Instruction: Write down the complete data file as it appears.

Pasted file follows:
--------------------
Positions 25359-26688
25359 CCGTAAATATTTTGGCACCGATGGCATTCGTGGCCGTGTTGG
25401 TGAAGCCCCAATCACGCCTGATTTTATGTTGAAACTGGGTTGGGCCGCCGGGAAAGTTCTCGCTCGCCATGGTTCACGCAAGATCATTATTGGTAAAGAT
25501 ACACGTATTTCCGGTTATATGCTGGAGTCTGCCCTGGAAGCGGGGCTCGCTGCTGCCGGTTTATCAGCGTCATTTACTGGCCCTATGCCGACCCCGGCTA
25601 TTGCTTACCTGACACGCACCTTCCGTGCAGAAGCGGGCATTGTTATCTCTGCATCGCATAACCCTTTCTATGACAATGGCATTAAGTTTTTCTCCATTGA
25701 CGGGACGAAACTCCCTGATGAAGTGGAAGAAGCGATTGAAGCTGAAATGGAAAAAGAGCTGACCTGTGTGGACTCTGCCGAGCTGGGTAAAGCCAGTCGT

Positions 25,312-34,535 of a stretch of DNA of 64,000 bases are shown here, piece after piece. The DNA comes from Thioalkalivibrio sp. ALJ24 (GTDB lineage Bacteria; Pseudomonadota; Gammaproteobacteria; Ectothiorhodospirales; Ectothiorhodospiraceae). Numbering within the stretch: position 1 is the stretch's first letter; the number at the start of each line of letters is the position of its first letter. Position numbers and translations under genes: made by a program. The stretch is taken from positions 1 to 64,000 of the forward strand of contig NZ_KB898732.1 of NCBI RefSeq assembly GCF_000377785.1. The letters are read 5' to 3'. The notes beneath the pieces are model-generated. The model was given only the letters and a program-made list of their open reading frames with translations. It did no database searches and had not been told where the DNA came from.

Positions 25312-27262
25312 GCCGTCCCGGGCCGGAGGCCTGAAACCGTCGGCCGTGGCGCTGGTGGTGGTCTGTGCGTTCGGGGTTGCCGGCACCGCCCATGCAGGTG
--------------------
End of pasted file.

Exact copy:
Positions 25359-26688
25359 CCGTAAATATTTTGGCACCGATGGCATTCGTGGCCGTGTTGG
25401 TGAAGCCCCAATCACGCCTGATTTTATGTTGAAACTGGGTTGGGCCGCCGGGAAAGTTCTCGCTCGCCATGGTTCACGCAAGATCATTATTGGTAAAGAT
25501 ACACGTATTTCCGGTTATATGCTGGAGTCTGCCCTGGAAGCGGGGCTCGCTGCTGCCGGTTTATCAGCGTCATTTACTGGCCCTATGCCGACCCCGGCTA
25601 TTGCTTACCTGACACGCACCTTCCGTGCAGAAGCGGGCATTGTTATCTCTGCATCGCATAACCCTTTCTATGACAATGGCATTAAGTTTTTCTCCATTGA
25701 CGGGACGAAACTCCCTGATGAAGTGGAAGAAGCGATTGAAGCTGAAATGGAAAAAGAGCTGACCTGTGTGGACTCTGCCGAGCTGGGTAAAGCCAGTCGT

Positions 25,312-34,535 of a stretch of DNA of 64,000 bases are shown here, piece after piece. The DNA comes from Thioalkalivibrio sp. ALJ24 (GTDB lineage Bacteria; Pseudomonadota; Gammaproteobacteria; Ectothiorhodospirales; Ectothiorhodospiraceae). Numbering within the stretch: position 1 is the stretch's first letter; the number at the start of each line of letters is the position of its first letter. Position numbers and translations under genes: made by a program. The stretch is taken from positions 1 to 64,000 of the forward strand of contig NZ_KB898732.1 of NCBI RefSeq assembly GCF_000377785.1. The letters are read 5' to 3'. The notes beneath the pieces are model-generated. The model was given only the letters and a program-made list of their open reading frames with translations. It did no database searches and had not been told where the DNA came from.

Positions 25312-27262
25312 GCCGTCCCGGGCCGGAGGCCTGAAACCGTCGGCCGTGGCGCTGGTGGTGGTCTGTGCGTTCGGGGTTGCCGGCACCGCCCATGCAGGTG